By Budd Bailey, Buffalo Sports page Columnist
There were two people who virtually were part of the Buffalo Bandits’ organization since Day One in 1992. Now we’re down to one.
And that, by most definitions, is a shame.
The two people in question were John Tavares and Rich Kilgour. They were wearing Bandit uniforms during that first season, and they were co-coaches of the team when it reached the NLL finals last spring. So it was a little shocking on Tuesday that the team had announced that Tavares had been given the head coaching duties on his own, while Kilgour was let go.
I bring no extra knowledge into the decision to change the coaching lineup around. I thought at the time that having co-coaches was a little odd, if only because someone has to break the tie when they disagree on an issue. But they seemed to work things out relatively well last season, based on the team’s record.
General manager Steve Dietrich opted to go back to the usual model of having one head coach for the 2019-20 season, and it’s tough to criticize that idea. And it would be very, very difficult for anyone in the Buffalo organization to tell Tavares that he wasn’t wanted around the KeyBank Center any more. He’ll leave when he feels like it, and he’s earned that distinction. Kilgour is always going to finish second-best in that discussion, in spite of his own longevity.
It is a little strange to see Dietrich take on the duties as the assistant coach in charge of defense. I believe Rochester did something like this a while back. I wondered what it might be like for an assistant coach to make suggestions to the head coach, who might think, “That’s a great idea, Mr. Assistant Coach-Who-Also-Can-Fire-Me.” In other words, the conversations could be awkward if Tavares and Dietrich don’t have a good working relationship – but I can’t see that happening at the moment.
Kilgour, however, deserves a nice send-off. He played for the Bandits from 1992 to 2009, an 18-year run that saw him become the heart of the team. The Western New York native and his brother Darris showed that someone from this area could compete with the world’s best players at the highest level. Rich eventually was selected for the NLL Hall of Fame and had his uniform number #16 retired.
After a season off, Kilgour slid into an assistant coaching position in Buffalo in 2011. Darris Kilgour and Troy Cordingley supplied emotional leadership during that era, and Rich always came off as a calming influence. He always seemed to be in a good mood, spreading smiles to all he encountered. That must have gone over well in the locker room over the years.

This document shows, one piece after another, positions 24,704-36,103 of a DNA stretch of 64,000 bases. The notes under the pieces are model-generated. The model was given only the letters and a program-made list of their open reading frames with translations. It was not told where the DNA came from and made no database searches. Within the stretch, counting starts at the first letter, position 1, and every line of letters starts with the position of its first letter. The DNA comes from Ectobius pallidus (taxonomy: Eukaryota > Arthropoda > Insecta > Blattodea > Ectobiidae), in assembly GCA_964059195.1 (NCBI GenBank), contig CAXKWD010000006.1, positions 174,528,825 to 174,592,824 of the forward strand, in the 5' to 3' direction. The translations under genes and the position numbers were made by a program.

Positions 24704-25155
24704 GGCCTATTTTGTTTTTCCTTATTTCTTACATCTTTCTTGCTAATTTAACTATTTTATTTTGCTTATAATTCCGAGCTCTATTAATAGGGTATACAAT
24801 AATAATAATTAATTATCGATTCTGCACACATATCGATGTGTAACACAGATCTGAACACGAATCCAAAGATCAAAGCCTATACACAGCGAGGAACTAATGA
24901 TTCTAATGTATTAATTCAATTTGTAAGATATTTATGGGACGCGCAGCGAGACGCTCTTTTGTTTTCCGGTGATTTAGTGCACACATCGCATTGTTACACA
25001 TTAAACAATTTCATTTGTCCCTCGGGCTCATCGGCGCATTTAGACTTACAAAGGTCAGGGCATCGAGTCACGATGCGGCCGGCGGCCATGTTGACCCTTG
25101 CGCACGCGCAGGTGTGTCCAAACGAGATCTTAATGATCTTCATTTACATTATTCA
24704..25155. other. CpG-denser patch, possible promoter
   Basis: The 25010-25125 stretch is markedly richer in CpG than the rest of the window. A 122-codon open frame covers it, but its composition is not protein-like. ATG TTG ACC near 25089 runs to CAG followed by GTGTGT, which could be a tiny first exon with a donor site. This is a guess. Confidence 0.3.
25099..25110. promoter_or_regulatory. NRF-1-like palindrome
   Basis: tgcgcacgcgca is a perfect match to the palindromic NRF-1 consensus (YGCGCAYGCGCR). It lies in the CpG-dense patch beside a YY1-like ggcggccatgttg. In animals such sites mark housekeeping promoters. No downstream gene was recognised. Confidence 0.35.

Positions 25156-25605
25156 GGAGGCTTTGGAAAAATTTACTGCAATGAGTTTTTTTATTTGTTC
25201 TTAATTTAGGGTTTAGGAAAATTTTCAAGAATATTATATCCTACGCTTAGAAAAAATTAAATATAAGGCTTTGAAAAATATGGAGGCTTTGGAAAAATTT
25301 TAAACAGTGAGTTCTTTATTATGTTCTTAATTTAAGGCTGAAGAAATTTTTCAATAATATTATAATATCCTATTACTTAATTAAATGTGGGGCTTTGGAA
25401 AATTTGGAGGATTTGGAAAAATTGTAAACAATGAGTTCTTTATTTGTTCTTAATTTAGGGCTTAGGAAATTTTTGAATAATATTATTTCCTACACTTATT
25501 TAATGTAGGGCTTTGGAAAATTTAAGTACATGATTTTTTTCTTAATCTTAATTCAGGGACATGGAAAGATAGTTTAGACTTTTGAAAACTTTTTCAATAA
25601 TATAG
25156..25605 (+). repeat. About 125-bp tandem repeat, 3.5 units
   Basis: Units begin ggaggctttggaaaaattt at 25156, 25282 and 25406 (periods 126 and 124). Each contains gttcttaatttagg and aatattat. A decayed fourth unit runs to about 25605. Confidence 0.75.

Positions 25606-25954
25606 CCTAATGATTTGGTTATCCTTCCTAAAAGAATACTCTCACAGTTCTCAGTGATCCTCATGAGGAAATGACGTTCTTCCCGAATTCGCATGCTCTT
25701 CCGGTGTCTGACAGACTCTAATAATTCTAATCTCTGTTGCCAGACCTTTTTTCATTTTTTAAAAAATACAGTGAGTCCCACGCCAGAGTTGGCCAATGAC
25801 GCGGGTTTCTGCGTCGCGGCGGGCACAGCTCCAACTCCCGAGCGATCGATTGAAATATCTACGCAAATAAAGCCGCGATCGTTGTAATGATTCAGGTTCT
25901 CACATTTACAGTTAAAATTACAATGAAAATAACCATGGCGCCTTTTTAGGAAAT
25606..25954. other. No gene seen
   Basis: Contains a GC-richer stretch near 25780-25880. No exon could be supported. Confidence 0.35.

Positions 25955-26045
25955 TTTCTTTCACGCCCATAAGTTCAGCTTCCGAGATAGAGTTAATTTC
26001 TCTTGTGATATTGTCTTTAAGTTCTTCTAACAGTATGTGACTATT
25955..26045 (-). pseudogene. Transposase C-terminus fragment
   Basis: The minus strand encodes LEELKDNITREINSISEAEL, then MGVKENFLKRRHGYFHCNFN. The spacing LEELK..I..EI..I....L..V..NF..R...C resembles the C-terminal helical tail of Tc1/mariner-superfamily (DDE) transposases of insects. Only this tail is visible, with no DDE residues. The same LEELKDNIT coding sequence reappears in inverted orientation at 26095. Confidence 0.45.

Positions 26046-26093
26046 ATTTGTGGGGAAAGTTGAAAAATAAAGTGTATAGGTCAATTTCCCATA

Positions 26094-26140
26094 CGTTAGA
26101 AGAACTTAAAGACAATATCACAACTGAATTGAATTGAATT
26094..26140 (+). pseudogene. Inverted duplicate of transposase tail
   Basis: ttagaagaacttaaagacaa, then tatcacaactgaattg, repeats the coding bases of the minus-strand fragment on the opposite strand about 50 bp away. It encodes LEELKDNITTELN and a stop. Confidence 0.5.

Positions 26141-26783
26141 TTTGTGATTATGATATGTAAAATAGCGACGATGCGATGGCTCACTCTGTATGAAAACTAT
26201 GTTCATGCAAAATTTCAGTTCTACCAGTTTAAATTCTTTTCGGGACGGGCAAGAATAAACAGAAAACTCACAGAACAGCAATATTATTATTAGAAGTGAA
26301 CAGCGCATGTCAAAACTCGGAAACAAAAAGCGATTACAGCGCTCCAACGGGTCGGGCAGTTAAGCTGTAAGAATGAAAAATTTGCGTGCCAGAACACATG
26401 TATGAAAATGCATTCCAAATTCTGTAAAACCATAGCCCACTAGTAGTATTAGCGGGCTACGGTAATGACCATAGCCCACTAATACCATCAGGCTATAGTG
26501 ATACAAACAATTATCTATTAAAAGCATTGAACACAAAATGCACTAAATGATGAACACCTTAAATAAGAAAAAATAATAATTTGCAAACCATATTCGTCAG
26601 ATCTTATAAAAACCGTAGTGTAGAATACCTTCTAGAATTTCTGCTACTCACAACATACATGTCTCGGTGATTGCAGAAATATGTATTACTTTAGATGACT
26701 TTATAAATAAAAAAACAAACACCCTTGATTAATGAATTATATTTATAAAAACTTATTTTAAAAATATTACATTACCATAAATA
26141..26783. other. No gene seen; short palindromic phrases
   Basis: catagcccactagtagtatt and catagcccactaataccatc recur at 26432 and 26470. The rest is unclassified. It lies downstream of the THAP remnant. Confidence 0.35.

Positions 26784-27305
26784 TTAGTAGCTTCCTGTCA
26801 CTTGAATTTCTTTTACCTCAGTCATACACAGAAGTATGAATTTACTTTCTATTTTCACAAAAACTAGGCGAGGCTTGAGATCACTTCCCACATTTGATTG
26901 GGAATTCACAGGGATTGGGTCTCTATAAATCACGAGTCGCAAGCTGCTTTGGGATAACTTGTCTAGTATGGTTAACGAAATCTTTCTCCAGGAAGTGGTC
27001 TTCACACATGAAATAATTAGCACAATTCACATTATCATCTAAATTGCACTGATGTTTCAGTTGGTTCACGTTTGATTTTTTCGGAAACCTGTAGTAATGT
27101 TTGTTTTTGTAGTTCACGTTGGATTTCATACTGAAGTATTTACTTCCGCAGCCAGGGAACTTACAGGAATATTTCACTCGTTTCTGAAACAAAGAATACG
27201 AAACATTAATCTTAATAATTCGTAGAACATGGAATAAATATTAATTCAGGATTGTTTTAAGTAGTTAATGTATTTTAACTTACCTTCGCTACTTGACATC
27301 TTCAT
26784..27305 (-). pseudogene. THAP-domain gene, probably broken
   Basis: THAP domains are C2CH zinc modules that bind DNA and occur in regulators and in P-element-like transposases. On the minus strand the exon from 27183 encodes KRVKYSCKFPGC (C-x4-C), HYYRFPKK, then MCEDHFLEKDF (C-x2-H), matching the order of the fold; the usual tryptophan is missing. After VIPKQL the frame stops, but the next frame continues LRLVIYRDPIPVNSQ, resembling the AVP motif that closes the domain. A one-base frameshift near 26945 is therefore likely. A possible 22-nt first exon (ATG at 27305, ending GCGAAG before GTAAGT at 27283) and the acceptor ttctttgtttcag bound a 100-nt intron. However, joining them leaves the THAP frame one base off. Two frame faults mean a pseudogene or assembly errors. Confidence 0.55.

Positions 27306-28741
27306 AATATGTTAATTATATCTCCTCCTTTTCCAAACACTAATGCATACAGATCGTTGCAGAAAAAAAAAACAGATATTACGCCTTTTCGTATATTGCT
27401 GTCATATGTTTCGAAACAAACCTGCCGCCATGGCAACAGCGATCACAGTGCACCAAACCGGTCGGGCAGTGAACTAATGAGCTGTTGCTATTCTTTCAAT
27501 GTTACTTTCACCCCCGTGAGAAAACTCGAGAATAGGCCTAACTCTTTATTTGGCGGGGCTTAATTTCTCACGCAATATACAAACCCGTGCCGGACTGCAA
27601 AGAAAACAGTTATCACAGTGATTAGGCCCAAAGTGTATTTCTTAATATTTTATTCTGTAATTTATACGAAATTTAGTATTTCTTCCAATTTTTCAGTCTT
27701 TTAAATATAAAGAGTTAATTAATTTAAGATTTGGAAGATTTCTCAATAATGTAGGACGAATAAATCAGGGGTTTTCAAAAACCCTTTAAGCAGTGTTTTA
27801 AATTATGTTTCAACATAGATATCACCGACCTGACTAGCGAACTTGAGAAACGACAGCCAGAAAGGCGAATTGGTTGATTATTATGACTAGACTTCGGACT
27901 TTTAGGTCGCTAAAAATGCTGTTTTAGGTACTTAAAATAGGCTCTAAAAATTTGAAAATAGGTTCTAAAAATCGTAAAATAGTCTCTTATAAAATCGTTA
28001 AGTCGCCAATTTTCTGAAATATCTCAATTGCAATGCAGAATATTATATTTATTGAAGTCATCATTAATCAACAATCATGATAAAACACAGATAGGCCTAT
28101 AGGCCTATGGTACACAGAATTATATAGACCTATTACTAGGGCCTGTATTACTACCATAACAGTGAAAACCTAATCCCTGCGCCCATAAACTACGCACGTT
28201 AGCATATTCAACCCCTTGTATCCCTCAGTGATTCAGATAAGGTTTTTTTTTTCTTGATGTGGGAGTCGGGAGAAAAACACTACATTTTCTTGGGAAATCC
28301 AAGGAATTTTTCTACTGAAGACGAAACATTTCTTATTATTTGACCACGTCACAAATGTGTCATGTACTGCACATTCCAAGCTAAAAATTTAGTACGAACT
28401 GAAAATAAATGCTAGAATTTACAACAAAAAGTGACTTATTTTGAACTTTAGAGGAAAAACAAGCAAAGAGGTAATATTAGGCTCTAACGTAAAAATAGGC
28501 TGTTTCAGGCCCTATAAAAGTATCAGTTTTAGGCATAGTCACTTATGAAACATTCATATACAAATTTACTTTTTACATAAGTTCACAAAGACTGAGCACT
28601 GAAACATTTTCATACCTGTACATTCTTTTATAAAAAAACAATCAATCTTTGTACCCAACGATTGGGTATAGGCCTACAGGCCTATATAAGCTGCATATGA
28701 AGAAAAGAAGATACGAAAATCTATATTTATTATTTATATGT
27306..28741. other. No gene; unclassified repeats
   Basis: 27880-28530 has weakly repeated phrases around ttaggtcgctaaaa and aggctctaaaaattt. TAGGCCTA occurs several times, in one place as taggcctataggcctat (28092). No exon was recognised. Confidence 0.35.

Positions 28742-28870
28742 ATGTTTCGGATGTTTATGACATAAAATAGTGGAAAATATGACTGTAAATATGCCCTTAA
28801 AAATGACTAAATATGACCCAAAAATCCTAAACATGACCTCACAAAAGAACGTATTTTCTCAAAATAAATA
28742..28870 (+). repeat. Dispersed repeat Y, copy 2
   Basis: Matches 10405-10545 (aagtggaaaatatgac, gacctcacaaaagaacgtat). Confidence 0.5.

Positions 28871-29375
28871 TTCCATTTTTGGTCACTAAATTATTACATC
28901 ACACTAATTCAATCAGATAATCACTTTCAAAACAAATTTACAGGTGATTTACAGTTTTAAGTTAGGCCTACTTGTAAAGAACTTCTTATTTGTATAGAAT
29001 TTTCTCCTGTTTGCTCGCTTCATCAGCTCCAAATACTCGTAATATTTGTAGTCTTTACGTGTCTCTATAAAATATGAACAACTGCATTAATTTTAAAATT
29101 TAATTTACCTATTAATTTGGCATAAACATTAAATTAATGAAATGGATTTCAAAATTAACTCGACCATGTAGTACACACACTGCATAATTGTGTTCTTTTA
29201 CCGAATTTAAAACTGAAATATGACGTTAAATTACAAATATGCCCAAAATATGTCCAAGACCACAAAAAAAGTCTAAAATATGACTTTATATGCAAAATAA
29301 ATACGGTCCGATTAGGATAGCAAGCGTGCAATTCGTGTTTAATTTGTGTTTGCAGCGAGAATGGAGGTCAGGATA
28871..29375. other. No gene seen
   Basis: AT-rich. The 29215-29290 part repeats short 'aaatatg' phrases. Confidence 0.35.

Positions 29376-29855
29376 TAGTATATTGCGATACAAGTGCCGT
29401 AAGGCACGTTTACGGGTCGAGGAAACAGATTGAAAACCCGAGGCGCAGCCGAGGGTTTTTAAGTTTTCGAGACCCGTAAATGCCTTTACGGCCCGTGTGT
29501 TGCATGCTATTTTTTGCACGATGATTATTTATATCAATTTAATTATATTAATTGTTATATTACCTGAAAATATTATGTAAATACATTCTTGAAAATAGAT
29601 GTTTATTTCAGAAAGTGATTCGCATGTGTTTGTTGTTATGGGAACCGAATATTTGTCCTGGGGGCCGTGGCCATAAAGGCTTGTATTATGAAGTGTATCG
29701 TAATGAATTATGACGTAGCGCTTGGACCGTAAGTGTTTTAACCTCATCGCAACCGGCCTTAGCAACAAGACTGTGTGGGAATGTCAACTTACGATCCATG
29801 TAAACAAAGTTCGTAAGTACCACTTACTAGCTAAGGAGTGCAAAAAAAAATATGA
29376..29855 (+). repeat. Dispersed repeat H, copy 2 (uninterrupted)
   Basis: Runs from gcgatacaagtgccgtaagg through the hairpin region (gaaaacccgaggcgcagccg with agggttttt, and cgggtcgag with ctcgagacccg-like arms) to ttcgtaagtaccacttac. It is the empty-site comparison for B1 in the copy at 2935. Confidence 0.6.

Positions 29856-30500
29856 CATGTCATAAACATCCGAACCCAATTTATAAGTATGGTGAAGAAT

When the decision was made to replace Cordingley in the summer of 2018, two good candidates were right down the hallway in Tavares and Kilgour. Tavares is the greatest – and maybe the smartest – player in the history of indoor lacrosse, and still the name most associated with the Bandits. Kilgour did have more coaching experience, as he served as a head coach in the Ontario summer league. (Footnote: Tavares was at times his assistant at Six Nations.) It must have been difficult to try to pick one of them to be head coach, and Dietrich named them last fall to be co-coaches – effectively kicking the can down the road.
And now we’ve reached the end of that road. I suppose in a perfect world, it would have been nice for Kilgour to have found out about this decision months ago. That way, he could have been a candidate for the head coaching position of the Rochester expansion team. (I’m working under the assumption that he’d rather not move or fly in to another city if possible.) Alas, often you don’t get to set your own timetable in the world of business. But he’ll be in the neighborhood if a team in Buffalo, Rochester or Toronto needs a good coach in a hurry, and inevitably every team does at some point.
In the meantime, we’ve lost one of the good guys of the game for the time being. All that’s left is to say thank you to Rich for his many contributions to indoor lacrosse in Western New York … so far.
(Follow Budd on Twitter @WDX2BB)